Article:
“He just wanted to point out that leaders will see the end of their power when they fail to protect their country. He said that it is very dangerous to base political decisions on moral policies or to equate idealistic morals with politics,” said Kwak Jun-hyeok, co-director of the Institute for Values and Ethics at Soongsil University, at an international symposium titled “Machiavelli in East Asia” last month at the National Assembly.
But now the National Library of Korea in hosting an exhibition titled “Renaissance Style Machiavelli,” designed to help people better understand the theorist and his writings.
You may not be a prince leading a city, but there is still plenty worth learning about Machiavelli, said Maria Giovanna Fadiga Mercuri, the head curator for the exhibition and wife of the Italian ambassador to Korea.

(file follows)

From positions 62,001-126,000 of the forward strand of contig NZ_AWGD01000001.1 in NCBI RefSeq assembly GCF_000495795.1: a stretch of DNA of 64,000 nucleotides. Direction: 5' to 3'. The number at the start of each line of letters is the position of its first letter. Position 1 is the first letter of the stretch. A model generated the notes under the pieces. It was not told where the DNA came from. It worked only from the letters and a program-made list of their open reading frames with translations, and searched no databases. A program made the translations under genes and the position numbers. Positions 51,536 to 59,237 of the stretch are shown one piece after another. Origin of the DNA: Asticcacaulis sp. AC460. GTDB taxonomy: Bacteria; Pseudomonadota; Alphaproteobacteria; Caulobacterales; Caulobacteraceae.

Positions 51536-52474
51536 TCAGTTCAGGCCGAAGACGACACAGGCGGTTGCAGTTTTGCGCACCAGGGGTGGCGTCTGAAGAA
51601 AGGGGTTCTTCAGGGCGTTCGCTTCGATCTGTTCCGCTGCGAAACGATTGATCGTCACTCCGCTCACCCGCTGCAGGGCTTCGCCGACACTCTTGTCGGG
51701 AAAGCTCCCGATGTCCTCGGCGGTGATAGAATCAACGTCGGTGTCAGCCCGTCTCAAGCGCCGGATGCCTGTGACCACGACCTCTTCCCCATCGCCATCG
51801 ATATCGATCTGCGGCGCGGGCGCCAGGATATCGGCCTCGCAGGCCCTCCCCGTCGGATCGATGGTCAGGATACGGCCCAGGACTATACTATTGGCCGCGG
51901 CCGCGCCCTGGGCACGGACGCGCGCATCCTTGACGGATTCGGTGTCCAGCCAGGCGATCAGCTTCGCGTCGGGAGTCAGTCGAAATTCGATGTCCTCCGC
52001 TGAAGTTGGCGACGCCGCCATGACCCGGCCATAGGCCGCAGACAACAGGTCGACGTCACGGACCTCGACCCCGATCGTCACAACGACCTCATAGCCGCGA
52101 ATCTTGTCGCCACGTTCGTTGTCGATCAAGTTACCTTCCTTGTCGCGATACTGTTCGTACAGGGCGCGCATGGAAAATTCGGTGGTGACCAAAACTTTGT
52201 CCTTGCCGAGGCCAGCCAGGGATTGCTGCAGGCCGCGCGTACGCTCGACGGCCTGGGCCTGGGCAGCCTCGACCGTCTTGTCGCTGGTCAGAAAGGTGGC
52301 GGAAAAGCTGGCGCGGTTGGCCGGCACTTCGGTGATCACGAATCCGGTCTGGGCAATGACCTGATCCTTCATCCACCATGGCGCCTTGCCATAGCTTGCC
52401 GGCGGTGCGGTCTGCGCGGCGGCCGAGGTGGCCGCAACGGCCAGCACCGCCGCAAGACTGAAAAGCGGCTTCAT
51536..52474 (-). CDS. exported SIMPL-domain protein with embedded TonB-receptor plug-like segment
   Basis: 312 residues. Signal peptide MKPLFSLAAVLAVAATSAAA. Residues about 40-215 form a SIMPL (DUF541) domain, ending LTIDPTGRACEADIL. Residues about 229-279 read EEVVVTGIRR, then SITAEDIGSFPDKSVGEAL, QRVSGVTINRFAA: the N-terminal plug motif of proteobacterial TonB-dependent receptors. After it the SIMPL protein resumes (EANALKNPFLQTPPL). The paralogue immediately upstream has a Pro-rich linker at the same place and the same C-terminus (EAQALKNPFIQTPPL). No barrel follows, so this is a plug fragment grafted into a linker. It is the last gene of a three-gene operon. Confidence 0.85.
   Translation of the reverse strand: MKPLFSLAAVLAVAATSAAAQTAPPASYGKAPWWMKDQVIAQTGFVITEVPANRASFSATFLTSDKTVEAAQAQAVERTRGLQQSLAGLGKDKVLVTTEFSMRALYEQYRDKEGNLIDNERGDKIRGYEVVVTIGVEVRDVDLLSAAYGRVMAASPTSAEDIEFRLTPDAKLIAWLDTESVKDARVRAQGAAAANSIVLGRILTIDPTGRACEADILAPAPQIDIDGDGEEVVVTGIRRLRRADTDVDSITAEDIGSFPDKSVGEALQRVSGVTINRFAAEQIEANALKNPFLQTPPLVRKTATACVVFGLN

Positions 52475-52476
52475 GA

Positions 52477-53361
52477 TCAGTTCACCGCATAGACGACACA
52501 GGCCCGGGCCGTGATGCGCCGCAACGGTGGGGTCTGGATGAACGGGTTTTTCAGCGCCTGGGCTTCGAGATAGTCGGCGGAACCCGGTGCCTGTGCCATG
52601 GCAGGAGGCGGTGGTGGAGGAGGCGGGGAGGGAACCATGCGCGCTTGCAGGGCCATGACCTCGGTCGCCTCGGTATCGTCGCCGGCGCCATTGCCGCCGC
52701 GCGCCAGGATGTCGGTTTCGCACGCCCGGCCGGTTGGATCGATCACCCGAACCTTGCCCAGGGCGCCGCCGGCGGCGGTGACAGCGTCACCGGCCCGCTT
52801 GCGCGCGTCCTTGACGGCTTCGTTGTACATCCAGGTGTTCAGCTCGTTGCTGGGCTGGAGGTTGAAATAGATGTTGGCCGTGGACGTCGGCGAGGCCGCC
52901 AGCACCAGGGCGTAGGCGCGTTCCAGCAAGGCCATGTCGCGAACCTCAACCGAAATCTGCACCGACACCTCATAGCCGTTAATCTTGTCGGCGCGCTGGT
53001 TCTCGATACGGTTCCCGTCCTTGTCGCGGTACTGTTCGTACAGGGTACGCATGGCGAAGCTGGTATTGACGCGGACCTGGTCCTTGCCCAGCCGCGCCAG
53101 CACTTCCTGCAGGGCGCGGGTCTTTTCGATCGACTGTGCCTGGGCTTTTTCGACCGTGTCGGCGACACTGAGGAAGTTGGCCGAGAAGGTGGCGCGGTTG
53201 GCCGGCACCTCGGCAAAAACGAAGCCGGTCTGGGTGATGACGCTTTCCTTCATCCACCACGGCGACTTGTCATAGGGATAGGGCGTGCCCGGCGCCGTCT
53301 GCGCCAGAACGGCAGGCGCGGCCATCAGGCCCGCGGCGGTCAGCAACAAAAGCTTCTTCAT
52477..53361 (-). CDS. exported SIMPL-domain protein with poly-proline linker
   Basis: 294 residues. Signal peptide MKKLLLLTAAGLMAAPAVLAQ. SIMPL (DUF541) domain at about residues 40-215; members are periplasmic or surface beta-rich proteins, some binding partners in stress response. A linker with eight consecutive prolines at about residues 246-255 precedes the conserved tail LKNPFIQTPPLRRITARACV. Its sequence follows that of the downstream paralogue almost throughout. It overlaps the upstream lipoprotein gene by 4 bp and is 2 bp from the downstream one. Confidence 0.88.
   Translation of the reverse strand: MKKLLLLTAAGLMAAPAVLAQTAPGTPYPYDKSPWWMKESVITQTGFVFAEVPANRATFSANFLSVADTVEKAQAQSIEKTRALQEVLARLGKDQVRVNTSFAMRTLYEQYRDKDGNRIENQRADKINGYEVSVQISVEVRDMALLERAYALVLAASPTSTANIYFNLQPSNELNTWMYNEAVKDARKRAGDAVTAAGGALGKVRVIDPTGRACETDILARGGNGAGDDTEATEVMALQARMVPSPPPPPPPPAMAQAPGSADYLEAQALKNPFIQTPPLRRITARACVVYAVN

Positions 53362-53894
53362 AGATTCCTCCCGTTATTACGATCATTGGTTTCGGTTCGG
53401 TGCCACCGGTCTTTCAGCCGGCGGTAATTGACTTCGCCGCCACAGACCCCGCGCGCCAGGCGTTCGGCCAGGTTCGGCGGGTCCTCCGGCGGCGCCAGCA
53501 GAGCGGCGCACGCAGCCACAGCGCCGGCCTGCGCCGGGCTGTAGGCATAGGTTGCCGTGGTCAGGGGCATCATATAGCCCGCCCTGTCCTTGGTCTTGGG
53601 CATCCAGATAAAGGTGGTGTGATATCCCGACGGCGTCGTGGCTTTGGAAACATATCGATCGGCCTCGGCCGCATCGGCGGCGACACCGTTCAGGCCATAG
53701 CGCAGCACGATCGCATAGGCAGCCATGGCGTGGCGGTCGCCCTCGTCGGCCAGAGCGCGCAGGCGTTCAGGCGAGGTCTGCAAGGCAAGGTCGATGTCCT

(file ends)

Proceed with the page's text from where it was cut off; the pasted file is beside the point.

“Machiavelli is very modern, and during the Renaissance period, having control over an individual’s own life became very important, as the value of an individual’s life reached a pinnacle,” Fadiga Mercuri said. “[What we can learn is] the capacity of fighting against misfortune and against all the obstacles that life presents to us, because we have the inner force [to become the leader of our own lives].”
To make the exhibition more eye-catching, she arranged for many items to be brought from Italy, including an original portrait of Machiavelli from the Uffizi Gallery in Florence. There will also be some other letters Machiavelli wrote from Palazzo Venezia, Rome.
This is also a big year when it comes to the anniversaries of great Korean writers. Poet Han Yong-un (1879-1944) died 70 years ago this year and Kim So-wol (1902-34) died 80 years ago.